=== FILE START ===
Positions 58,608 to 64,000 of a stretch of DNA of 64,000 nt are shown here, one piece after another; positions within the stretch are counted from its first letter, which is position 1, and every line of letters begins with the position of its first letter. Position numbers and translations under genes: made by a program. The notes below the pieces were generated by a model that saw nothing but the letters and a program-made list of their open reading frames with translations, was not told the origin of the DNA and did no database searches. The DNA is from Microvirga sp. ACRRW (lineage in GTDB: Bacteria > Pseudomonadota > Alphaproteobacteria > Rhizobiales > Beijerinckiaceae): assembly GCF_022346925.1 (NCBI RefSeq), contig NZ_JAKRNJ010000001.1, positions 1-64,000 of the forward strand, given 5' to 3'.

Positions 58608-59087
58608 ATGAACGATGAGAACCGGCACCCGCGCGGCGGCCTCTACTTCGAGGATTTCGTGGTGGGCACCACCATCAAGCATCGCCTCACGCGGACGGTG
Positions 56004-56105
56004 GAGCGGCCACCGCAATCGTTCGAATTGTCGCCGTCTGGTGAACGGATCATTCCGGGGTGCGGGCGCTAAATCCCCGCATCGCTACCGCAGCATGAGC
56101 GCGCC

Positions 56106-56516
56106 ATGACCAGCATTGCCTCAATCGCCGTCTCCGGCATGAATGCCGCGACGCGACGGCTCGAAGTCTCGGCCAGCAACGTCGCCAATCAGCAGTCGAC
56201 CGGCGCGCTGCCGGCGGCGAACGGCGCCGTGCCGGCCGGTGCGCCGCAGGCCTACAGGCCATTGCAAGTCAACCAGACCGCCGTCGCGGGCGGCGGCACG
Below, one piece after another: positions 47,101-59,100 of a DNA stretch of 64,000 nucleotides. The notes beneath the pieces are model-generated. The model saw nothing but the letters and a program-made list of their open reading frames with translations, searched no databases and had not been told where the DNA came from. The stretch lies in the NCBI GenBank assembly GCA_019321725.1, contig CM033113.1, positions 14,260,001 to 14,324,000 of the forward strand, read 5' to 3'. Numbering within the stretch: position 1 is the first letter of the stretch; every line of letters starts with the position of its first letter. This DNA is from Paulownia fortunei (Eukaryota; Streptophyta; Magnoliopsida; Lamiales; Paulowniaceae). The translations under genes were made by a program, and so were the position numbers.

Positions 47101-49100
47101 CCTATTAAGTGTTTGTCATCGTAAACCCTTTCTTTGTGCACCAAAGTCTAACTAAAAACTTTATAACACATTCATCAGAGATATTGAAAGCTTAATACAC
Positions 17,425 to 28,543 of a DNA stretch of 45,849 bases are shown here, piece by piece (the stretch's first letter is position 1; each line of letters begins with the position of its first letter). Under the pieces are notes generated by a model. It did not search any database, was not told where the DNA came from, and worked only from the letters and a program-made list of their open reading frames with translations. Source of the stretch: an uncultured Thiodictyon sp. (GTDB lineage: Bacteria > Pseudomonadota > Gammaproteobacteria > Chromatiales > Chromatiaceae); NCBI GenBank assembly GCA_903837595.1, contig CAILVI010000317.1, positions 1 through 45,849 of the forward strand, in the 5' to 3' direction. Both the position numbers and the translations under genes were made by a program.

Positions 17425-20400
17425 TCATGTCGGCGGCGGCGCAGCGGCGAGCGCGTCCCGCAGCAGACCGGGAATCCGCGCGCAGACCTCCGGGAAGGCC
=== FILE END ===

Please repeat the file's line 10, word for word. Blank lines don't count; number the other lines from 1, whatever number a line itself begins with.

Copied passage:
Below, one piece after another: positions 47,101-59,100 of a DNA stretch of 64,000 nucleotides. The notes beneath the pieces are model-generated. The model saw nothing but the letters and a program-made list of their open reading frames with translations, searched no databases and had not been told where the DNA came from. The stretch lies in the NCBI GenBank assembly GCA_019321725.1, contig CM033113.1, positions 14,260,001 to 14,324,000 of the forward strand, read 5' to 3'. Numbering within the stretch: position 1 is the first letter of the stretch; every line of letters starts with the position of its first letter. This DNA is from Paulownia fortunei (Eukaryota; Streptophyta; Magnoliopsida; Lamiales; Paulowniaceae). The translations under genes were made by a program, and so were the position numbers.